In addition to passing HB1467, introduced by Rep. Karen Karls, which disallows the seizure of guns by government officials during declared emergencies the North Dakota House passed bills making significant changes to existing law dictating where concealed carry permit holders can take their guns. Current law prohibits carry in schools, in churches and other sorts of public gatherings. A series of bills passed today allows concealed carry at all public gatherings, and allows for churches and schools to make their own decisions about carry.
Here’s video of the floor debate:
Three of the gun bills passed today got very little debate.
HB1467 passed on a 76-17 vote.
HB1283, introduced by Rep. Kim Koppelman allows concealed carry in churches with the permission of church leadership though it requires churches notify law enforcement as to who they allow to carry. It passed on a 82-11 vote.
HB1366, introduced by Rep. Rick Becker, removes from existing law prohibitions on concealed carry at public events. It passed on a 58-35 vote.
But HB1215, to allow schools to set gun policy locally, by far got the most debate. That surprised me (I’d have guessed Becker’s bill, which is far more broad than any of the others, would have inspired the most debate), but maybe it shouldn’t have. Rep. Kiefert included in his bill an allowance for school districts to make decisions about gun policy in executive session, which is essentially a closed meeting. That had a lot of people, including this observer, worried but Rep. Kim Koppelman made a valid point when he noted that while executive session allows for the issue to be discussed behind closed doors it does not allow for the ultimate decision to remain secret.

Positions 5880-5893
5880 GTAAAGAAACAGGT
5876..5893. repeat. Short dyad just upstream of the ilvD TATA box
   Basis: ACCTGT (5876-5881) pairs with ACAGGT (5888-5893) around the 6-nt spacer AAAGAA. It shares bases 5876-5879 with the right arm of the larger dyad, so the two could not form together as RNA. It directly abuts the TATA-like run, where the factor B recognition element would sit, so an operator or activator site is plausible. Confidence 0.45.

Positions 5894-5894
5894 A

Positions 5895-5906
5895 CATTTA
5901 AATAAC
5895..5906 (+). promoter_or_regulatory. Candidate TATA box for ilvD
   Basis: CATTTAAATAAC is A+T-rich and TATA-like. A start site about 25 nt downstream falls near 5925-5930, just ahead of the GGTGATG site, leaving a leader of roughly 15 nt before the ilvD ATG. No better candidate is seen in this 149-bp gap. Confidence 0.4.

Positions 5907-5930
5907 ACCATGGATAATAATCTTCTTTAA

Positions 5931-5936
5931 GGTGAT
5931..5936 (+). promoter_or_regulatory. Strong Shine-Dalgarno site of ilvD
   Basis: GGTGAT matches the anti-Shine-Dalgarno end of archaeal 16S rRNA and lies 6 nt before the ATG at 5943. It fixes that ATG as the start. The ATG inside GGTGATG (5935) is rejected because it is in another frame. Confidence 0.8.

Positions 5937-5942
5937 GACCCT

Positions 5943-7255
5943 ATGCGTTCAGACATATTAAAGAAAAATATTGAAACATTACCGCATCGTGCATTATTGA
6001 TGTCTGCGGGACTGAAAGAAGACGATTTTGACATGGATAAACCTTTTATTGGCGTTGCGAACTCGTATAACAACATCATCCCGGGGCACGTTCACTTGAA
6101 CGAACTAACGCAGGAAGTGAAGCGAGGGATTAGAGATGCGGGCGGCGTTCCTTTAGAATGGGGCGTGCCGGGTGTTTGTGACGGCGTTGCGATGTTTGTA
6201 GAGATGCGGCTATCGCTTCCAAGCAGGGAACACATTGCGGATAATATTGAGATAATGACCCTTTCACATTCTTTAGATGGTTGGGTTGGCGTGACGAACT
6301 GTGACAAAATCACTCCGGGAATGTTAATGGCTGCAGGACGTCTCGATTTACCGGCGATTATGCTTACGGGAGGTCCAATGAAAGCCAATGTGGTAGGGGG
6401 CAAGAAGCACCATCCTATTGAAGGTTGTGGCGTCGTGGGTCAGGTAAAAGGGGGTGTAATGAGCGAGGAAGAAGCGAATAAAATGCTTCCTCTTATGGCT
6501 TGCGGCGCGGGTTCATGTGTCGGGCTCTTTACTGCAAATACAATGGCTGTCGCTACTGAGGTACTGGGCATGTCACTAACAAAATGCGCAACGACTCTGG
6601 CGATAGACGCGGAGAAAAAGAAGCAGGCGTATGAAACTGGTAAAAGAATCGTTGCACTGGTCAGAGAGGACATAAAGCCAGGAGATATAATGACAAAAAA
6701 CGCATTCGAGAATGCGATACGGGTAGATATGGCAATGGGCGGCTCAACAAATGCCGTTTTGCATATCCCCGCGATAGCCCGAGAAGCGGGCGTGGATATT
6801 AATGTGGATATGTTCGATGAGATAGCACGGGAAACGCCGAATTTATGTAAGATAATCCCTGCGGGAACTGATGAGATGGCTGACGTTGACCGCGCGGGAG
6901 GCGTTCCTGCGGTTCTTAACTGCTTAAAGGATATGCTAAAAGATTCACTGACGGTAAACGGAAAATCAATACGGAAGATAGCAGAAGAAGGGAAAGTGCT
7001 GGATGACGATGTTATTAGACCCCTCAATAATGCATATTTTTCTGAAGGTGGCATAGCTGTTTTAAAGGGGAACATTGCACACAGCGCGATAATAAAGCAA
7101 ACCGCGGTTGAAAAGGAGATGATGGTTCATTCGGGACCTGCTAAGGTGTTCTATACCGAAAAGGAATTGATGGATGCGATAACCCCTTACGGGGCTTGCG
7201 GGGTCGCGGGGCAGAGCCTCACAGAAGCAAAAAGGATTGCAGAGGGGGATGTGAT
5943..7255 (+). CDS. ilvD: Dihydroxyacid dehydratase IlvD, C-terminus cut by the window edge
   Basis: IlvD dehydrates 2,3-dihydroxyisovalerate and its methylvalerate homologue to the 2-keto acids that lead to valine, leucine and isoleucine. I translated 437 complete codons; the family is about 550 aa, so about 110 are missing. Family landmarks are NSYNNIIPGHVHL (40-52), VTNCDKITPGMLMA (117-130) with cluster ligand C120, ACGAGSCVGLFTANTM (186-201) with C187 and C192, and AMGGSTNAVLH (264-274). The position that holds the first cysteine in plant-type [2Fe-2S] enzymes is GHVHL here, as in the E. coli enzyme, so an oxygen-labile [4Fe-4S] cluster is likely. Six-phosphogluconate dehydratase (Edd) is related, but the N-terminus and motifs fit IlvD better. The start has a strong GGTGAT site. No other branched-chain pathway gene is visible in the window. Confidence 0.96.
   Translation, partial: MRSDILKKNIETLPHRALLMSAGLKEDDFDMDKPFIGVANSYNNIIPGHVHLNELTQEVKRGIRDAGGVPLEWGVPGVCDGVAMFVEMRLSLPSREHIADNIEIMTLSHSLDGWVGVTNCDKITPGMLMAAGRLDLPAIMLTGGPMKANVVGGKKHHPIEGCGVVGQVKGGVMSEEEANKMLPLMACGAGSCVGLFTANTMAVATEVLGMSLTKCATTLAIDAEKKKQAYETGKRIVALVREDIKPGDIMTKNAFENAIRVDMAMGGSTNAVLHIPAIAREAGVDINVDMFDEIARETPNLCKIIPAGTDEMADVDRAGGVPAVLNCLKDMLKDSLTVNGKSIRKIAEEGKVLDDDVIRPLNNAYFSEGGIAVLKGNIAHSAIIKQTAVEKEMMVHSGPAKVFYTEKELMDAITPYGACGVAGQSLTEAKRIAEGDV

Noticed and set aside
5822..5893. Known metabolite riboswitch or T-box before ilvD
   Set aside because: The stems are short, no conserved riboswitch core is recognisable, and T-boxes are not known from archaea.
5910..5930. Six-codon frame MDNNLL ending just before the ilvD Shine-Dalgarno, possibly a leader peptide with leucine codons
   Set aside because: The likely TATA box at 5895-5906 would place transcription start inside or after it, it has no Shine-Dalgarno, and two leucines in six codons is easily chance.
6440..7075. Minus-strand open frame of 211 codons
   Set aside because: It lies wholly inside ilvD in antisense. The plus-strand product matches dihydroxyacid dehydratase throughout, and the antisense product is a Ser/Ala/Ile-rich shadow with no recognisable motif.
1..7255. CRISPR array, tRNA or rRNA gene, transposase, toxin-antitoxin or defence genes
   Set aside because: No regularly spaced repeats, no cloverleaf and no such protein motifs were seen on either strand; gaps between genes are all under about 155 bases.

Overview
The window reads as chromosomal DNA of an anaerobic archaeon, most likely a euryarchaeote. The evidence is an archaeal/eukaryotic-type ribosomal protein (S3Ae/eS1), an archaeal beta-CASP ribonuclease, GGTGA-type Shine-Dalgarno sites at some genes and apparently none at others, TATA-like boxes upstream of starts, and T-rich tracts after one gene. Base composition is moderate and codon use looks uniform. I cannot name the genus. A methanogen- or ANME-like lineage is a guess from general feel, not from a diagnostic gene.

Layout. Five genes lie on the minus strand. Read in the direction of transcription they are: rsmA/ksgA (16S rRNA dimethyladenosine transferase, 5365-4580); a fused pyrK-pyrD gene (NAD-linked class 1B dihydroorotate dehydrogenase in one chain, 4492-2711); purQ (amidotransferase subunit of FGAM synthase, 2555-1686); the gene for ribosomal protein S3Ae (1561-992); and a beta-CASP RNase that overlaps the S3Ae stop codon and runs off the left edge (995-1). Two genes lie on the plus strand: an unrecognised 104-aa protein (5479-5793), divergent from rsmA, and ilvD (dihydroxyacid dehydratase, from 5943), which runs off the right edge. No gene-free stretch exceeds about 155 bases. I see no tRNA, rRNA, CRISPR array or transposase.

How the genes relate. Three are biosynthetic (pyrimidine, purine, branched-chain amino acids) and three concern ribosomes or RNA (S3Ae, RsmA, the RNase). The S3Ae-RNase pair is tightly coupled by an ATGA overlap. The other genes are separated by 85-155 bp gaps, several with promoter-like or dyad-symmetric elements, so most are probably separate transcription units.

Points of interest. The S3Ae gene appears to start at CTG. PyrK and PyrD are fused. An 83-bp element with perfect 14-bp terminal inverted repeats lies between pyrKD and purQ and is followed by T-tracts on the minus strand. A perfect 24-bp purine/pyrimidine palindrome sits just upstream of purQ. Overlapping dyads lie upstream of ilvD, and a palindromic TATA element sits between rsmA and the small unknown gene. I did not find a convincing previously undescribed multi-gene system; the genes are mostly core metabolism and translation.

That’s at odds with Rep. Kiefert’s argument in favor of closed meetings to keep would-be shooters guessing as to which schools might or might not have armed people in them, but I digress.
“Do we want schools to be gun free zones or not?” asked Rep. Koppelman during the floor debate. As we see shooting after shooting take place in “gun free zones,” it’s clear that banning guns from places like schools have turned them into targets. I think schools ought to have the debate about gun policy out in the open, but by and large HB1215 is a step in the right direction (even though it, like Koppelman’s bill, has been tagged with a requirement that schools notify law enforcement as to who will be carrying on school grounds).
That direction schools that are no longer targets for people looking to rack up a big body count.
Update: An earlier version of this post referenced Sen. Karen Krebsbach instead of Rep. Karen Karls, who actually introduced the bill (obviously since we’re talking about the House). My fault for mixing up Karens.